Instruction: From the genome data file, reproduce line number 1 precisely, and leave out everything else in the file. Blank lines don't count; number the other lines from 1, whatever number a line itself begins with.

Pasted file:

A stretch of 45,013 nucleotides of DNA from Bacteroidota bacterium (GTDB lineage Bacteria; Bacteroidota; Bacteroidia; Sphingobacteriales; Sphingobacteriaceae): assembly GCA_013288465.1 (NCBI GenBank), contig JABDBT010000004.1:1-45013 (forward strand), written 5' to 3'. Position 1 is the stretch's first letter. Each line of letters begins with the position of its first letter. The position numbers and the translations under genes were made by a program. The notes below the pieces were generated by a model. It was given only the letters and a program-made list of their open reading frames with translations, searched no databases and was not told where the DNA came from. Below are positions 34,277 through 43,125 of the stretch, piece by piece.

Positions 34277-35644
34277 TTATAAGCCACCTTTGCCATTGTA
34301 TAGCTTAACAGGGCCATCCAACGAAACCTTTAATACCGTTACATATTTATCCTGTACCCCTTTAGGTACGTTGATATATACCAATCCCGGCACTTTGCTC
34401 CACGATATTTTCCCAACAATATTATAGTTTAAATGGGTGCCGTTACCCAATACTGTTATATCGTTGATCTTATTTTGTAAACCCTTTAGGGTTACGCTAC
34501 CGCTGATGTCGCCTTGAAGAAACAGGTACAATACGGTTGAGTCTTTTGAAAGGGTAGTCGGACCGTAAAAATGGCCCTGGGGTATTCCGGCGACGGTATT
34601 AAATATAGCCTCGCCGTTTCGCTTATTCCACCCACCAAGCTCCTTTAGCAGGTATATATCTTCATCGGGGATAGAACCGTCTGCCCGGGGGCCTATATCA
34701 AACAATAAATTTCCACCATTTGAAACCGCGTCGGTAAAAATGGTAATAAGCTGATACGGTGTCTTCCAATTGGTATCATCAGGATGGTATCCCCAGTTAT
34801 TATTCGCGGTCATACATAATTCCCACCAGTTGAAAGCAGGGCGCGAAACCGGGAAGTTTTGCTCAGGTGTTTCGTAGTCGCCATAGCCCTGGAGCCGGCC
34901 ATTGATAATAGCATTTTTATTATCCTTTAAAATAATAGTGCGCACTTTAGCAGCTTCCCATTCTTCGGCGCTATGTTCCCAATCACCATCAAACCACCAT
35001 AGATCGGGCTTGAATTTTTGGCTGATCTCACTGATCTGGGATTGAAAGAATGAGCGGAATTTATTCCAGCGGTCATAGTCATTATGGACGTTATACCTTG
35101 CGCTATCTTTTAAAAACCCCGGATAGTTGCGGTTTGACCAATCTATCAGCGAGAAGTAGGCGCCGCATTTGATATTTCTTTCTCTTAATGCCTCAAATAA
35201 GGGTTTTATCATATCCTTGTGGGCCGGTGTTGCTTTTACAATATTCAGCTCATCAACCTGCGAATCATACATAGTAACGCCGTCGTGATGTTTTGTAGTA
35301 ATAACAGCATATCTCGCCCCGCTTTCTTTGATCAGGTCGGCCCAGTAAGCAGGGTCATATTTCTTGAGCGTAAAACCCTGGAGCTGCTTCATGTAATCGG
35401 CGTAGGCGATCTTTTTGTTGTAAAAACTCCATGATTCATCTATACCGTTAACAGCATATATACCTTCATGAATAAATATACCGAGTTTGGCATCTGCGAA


A stretch of 45,013 nucleotides of DNA from Bacteroidota bacterium (GTDB lineage Bacteria; Bacteroidota; Bacteroidia; Sphingobacteriales; Sphingobacteriaceae): assembly GCA_013288465.1 (NCBI GenBank), contig JABDBT010000004.1:1-45013 (forward strand), written 5' to 3'. Position 1 is the stretch's first letter. Each line of letters begins with the position of its first letter. The position numbers and the translations under genes were made by a program. The notes below the pieces were generated by a model. It was given only the letters and a program-made list of their open reading frames with translations, searched no databases and was not told where the DNA came from. Below are positions 34,277 through 43,125 of the stretch, piece by piece.